Green-colored glass is the traditional wine industry choice, and they do a decent job of protecting from light and UV rays but not as good as amber-colored glass.
Green-colored glass is most expected and appealing to customers, and because many consumers are not interested in long-term bottling aging, they can be sufficient in protecting the wine from damage until they are quickly drunk.
Most wine purchased is consumed within 24 hours, after all. Some bottles are not tinted at all, however, leaving the wine completely exposed to light. Clear bottles are unfortunately a fairly popular packaging choice for white, rose, and sparkling wine.
For some wines, like roses, having a clear bottle helps to present a visually striking product to the customer. Clear bottles, however, leave wines completely susceptible to light strike.
In a study conducted by Glass Technology Services and the University of Sheffield, clear glass allowed around 90% of light on the upper UV wavelength of 350nm to pass through the glass, green glass allowed 70% of light through at 370 UV wavelength, and amber glass protected from the entire UV spectrum (Wrap.org.uk, “Glass Wine Bottles and UV Light”).
Champagne, a very delicate wine frequently sold in clear glass bottles, is the most common victim of light-strike. Because of this, many producers choose to wrap each bottle in colored plastic wrap, which provides some additional protection from light exposure.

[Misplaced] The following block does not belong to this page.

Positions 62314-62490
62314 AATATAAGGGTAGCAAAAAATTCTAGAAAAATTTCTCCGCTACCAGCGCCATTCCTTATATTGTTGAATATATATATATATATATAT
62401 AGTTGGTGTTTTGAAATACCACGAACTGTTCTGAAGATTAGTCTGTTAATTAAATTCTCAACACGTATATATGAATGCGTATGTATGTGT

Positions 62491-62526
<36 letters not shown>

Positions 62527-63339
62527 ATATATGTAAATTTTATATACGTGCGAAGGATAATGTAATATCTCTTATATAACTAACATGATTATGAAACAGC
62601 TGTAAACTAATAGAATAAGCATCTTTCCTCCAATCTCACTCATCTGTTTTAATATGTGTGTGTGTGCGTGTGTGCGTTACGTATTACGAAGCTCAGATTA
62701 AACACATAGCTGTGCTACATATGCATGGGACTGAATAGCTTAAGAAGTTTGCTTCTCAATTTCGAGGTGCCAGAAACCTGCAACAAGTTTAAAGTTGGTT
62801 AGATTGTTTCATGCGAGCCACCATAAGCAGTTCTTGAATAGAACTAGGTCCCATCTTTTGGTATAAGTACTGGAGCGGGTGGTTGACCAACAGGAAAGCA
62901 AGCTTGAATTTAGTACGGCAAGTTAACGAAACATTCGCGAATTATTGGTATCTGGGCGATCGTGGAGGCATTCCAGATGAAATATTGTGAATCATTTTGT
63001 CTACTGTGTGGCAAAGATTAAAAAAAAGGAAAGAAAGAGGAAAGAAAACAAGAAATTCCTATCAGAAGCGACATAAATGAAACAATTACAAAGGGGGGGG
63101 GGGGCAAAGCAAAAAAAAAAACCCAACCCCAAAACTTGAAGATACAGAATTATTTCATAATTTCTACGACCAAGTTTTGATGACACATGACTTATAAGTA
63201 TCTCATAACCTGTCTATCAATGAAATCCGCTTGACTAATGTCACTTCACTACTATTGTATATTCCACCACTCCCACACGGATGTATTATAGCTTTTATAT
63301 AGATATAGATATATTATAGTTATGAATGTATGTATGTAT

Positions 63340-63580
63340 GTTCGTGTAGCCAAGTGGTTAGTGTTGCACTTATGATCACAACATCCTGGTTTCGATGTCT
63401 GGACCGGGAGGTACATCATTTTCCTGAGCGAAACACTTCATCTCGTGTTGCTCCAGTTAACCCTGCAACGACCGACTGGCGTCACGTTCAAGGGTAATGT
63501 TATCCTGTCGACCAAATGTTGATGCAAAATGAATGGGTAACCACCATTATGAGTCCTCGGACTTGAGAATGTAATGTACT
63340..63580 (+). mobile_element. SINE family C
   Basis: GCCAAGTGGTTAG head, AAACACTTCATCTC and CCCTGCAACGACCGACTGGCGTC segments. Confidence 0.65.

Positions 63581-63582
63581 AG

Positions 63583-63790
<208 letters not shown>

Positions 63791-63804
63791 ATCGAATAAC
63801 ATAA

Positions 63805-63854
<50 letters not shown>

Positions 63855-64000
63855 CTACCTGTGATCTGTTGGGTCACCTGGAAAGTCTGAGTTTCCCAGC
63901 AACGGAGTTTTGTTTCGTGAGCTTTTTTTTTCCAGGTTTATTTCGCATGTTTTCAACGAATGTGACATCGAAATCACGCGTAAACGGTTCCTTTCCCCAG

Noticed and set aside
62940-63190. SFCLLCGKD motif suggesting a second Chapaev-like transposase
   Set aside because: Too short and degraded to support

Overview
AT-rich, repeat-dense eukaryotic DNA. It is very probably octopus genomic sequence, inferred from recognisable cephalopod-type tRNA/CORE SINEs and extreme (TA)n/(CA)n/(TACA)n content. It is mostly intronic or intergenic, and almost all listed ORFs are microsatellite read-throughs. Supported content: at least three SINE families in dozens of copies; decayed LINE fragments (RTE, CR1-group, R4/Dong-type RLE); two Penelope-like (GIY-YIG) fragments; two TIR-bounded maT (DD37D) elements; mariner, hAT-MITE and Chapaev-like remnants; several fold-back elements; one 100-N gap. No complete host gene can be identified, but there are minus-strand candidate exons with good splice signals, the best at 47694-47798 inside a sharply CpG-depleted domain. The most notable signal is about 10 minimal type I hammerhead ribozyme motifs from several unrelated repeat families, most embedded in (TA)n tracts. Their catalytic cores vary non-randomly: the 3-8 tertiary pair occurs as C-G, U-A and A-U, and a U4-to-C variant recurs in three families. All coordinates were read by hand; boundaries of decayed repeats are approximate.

Do different types of light affect wine differently, and how much light is ok?
Light is a form of radiation that conveys energy. More energy is carried by ultraviolet and blue light at the shorter end of the spectrum, and less energy is carried by the longer wavelengths found in the red portion of the spectrum.
The higher energy light is the most damaging to wine and what we want to be sure to avoid (Wrap.org.uk, “The Effect of Ultraviolet Light On Wine Quality”).
Because fluorescent light contains UV rays, the fluorescent lights in many retail stores can be a real issue for wine. The intensity and direction of light sources affecting wine can be adjusted to minimize damage.
When choosing a home storage area, you’ll want to make sure the wine isn’t being hit with sun rays or UV rays from an overhead light, both of which can cause light-strike and raise the wine’s temperature, initiating an oxidative reaction in the wine.
Where should wine be stored?
In a utopian world, we’d all have state-of-the-art wine fridges suited to regulate the ideal temperatures of white, red, and sparkling wines. But alas, in the real world, wine fridges can be prohibitively expensive and can take up precious space in small apartments.
If you can swing it, a wine fridge is a great investment for regulating light and temperature (and some fancy versions even have departments for multiple temperature zones to hold white, red, and sparkling in different areas).
If you do go for the wine fridge option, try to select a fridge with a tinted glass door, or even better, UV-protected glass. But if you’d rather not shell out the money for a fridge, not all is lost!